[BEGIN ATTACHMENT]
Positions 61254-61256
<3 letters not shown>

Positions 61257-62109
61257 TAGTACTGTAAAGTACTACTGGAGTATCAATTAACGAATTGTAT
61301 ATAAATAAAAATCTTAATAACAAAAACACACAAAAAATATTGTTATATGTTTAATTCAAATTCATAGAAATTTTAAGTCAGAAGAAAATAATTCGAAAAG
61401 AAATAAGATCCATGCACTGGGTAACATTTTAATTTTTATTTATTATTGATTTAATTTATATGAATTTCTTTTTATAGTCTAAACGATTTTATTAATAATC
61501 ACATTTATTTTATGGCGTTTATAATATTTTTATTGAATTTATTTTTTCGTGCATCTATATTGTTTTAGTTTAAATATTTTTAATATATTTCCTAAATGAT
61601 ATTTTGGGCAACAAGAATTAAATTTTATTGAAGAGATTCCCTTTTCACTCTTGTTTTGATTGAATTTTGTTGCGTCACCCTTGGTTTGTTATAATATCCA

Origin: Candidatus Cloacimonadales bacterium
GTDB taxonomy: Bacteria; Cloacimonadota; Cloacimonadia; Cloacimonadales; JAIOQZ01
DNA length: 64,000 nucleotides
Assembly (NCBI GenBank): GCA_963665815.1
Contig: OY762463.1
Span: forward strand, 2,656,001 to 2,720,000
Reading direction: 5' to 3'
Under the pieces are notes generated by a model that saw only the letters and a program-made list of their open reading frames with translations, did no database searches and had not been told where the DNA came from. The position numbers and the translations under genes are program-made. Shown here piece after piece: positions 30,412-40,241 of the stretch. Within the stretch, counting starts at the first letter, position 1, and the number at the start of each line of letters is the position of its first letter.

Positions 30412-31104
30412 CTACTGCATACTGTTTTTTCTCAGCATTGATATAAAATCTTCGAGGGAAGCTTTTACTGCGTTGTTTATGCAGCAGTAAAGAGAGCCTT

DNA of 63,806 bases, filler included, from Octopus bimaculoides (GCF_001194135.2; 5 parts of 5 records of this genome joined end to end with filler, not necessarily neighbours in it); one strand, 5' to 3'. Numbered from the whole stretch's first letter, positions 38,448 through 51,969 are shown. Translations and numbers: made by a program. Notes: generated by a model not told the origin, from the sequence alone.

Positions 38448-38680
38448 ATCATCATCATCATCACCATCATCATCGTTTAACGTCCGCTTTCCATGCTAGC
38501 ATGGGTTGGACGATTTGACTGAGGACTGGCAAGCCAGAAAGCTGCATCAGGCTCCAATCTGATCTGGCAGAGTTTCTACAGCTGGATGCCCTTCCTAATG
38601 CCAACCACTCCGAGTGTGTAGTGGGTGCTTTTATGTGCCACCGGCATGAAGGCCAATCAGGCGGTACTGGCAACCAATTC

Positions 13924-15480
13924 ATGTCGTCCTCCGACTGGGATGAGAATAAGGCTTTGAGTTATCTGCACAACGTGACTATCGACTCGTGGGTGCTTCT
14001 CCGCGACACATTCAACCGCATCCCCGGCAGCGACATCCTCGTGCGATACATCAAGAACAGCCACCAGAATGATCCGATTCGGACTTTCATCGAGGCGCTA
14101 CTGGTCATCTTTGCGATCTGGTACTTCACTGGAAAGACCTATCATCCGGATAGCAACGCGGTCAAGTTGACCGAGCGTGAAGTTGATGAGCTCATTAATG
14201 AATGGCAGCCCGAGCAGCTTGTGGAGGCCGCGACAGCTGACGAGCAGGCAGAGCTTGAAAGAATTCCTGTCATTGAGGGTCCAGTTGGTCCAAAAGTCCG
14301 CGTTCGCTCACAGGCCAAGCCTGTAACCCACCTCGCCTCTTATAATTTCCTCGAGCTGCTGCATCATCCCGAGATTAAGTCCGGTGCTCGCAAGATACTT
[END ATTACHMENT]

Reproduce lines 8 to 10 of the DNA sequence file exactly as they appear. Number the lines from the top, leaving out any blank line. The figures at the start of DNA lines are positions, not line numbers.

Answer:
61601 ATTTTGGGCAACAAGAATTAAATTTTATTGAAGAGATTCCCTTTTCACTCTTGTTTTGATTGAATTTTGTTGCGTCACCCTTGGTTTGTTATAATATCCA

Origin: Candidatus Cloacimonadales bacterium
GTDB taxonomy: Bacteria; Cloacimonadota; Cloacimonadia; Cloacimonadales; JAIOQZ01